According to ADAA (the Anxiety and Depression Association of America) anxiety is treatable using a combination of:
- Anti-anxiety medications
- Behavioral modification strategies
CBT (cognitive behavioral therapy) is one of the most effective modalities for treating both anxiety disorders and alcohol and drug abuse.
In CBT sessions, you’ll identify the triggers for self-defeating thought patterns and poor behaviors. Crucially, you’ll also discover how to modify these ways of thinking and behaving for superior, healthier outcomes.
If you have a dual diagnosis, you may find CBT beneficial for minimizing your chances of abusing substances and relapsing, and you might also find it useful for coping with stressful situations without being consumed by fear and anxiety.
CBT is delivered in both individual and group settings as appropriate. Medication can also be used to effectively treat anxiety disorders in combination with psychotherapy.
SSRIs (selective serotonin reuptake inhibitors) are often used to alleviate the symptoms of anxiety as well as being used to treat depression. Drugs in this class are considered safe and proven effective. These medications work by maximizing the amount of serotonin available to your brain and so reducing the negative thoughts and continual worries triggered by anxiety disorders.
Dual Diagnosis Treatment for Anxiety
If you’re struggling with both anxiety disorder and substance use disorder or alcohol use disorder, commonly referred to as a dual diagnosis, the best and most effective treatment is delivered using an integrated model.
You’ll typically need to detox and withdraw from the substance in question, depending on whether you’re addicted to alcohol, illegal drugs, or prescription medication.
Once your body is purged of toxins, you’ll address both issues simultaneously using a combination of medication-assisted treatment if appropriate and psychotherapy.
Some of the most common antidepressants and anti-anxiety medications used include:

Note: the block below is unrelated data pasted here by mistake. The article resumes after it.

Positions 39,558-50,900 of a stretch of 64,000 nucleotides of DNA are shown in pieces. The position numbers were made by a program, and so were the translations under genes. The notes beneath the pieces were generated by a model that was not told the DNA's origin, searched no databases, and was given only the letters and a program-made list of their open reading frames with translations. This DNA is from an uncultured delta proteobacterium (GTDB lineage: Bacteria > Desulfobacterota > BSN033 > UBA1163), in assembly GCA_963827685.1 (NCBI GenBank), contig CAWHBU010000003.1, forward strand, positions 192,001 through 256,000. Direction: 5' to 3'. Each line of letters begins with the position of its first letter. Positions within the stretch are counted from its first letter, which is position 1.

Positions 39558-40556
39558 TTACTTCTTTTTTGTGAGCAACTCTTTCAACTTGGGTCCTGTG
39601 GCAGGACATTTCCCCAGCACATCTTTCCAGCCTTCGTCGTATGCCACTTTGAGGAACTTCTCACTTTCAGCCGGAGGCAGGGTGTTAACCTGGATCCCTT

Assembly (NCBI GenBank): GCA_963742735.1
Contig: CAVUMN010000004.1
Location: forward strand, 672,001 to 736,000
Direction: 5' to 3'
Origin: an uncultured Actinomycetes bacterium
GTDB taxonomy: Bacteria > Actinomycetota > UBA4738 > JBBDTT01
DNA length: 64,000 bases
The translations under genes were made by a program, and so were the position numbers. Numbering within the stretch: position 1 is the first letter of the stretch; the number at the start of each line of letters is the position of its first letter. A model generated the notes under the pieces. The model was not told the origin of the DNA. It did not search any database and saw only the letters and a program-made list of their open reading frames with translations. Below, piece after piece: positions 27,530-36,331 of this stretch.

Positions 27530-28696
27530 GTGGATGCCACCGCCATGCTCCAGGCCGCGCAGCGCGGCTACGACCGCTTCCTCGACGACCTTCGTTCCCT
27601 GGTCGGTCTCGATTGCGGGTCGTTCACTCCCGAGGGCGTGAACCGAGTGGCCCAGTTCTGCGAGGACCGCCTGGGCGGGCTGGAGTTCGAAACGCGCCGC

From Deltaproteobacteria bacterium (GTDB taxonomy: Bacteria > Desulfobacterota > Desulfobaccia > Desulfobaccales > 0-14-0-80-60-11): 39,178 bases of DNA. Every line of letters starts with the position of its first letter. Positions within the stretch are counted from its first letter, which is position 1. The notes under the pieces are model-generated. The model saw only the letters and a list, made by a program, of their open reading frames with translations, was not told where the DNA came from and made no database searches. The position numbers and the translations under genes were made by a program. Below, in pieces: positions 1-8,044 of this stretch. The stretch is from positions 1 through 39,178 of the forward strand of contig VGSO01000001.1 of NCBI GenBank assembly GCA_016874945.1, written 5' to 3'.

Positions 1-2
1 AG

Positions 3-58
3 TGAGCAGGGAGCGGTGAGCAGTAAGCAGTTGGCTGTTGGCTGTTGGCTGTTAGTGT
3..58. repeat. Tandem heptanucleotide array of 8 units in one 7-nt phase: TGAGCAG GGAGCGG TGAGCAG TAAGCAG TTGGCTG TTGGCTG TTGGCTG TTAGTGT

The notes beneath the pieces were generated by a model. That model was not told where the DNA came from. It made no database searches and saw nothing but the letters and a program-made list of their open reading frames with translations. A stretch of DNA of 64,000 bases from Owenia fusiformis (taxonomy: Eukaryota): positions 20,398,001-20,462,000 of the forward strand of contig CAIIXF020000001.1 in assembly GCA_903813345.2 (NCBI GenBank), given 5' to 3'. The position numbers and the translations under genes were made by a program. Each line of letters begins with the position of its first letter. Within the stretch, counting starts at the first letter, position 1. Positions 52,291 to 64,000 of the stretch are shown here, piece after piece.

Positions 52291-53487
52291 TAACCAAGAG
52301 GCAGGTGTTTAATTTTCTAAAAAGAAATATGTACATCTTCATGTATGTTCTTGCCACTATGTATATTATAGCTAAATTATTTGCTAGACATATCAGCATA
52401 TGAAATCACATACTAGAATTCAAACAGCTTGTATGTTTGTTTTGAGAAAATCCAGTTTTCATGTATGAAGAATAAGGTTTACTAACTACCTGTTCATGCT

These medications can be used both short-term and long-term. Xanax is the exception here. As a benzodiazepine, this medication is highly effective, but it’s also highly addictive and unsuitable for ongoing use.
Whenever you’re taking any form of medication, you should maintain clear and frank lines of communication with your treatment provider. Only use the medications precisely as prescribed. Be certain that you’re aware of the addictive potential of any medication if you’re suffering from co-occurring anxiety and addiction. Be open about any substance abuse issues so your healthcare provider is better placed to prescribe appropriate and non-addictive treatment solutions when possible.
The District Recovery: Anxiety and Addiction Treatment
Here at The District Recovery Community, our dual diagnosis treatment program and addiction therapy will help you attack your alcohol use disorder or substance use disorder at the same time as your underlying anxiety disorder.
Remember: constant worry and fear are not something you should struggle with alone. You shouldn’t need to turn to drink or drug use just to feel normal. You don’t need to feel this way, then, but you do need to put in some work to get back on track. Here at TDRC, we’ll make that easier for you by helping you conquer your addiction and mental heath disorder with a variety of treatment options.
We have a variety of highly effective outpatient treatment programs at varying levels of intensity, including PHPs (partial hospitalization programs) and IOPs (intensive outpatient programs). These offer the same core services of medication-assisted treatment and psychotherapy with varying degrees of care and time commitment as appropriate.